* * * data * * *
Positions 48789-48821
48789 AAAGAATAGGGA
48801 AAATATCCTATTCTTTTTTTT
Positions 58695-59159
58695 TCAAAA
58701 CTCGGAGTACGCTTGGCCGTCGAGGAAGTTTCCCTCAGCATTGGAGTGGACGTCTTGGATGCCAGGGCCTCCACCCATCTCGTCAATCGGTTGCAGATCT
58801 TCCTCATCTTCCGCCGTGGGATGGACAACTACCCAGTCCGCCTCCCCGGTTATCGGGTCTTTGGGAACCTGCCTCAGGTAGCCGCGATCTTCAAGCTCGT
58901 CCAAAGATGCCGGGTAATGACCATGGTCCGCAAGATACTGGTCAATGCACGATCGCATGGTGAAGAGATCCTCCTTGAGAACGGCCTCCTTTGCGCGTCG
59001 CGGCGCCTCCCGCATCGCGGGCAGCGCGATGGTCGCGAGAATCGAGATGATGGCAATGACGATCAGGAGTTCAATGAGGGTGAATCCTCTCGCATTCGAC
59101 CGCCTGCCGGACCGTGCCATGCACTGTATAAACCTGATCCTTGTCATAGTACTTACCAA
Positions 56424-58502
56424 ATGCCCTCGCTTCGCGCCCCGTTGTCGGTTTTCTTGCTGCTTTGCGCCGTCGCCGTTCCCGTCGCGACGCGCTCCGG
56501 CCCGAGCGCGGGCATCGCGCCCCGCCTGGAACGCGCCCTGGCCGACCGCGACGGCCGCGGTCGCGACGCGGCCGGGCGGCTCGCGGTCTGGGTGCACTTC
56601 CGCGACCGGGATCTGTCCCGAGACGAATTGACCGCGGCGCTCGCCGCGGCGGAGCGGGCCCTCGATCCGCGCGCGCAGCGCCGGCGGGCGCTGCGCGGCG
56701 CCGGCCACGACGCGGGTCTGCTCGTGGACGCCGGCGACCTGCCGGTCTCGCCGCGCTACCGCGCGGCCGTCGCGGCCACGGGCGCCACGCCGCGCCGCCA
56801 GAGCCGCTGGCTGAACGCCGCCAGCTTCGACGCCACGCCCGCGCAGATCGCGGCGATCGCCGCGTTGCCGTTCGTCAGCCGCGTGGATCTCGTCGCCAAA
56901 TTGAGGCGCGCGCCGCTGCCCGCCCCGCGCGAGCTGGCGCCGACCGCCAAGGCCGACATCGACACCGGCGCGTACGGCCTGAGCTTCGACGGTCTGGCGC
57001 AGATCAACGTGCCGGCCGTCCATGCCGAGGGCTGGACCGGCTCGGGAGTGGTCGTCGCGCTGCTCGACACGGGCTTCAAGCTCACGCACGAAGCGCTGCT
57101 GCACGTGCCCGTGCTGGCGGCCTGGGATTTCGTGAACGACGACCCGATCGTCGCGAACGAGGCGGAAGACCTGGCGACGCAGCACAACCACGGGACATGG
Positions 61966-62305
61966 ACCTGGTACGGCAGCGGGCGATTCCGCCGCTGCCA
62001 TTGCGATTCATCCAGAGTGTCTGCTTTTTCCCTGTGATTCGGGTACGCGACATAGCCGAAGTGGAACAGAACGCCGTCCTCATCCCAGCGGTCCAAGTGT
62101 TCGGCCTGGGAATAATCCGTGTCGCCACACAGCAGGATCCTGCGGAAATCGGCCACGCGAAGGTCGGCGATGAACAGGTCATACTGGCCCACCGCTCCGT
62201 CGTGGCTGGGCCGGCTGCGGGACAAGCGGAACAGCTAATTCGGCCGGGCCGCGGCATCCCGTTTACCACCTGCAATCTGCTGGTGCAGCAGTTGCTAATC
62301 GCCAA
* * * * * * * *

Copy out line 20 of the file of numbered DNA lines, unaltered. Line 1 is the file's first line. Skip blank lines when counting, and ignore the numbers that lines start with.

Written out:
Positions 61966-62305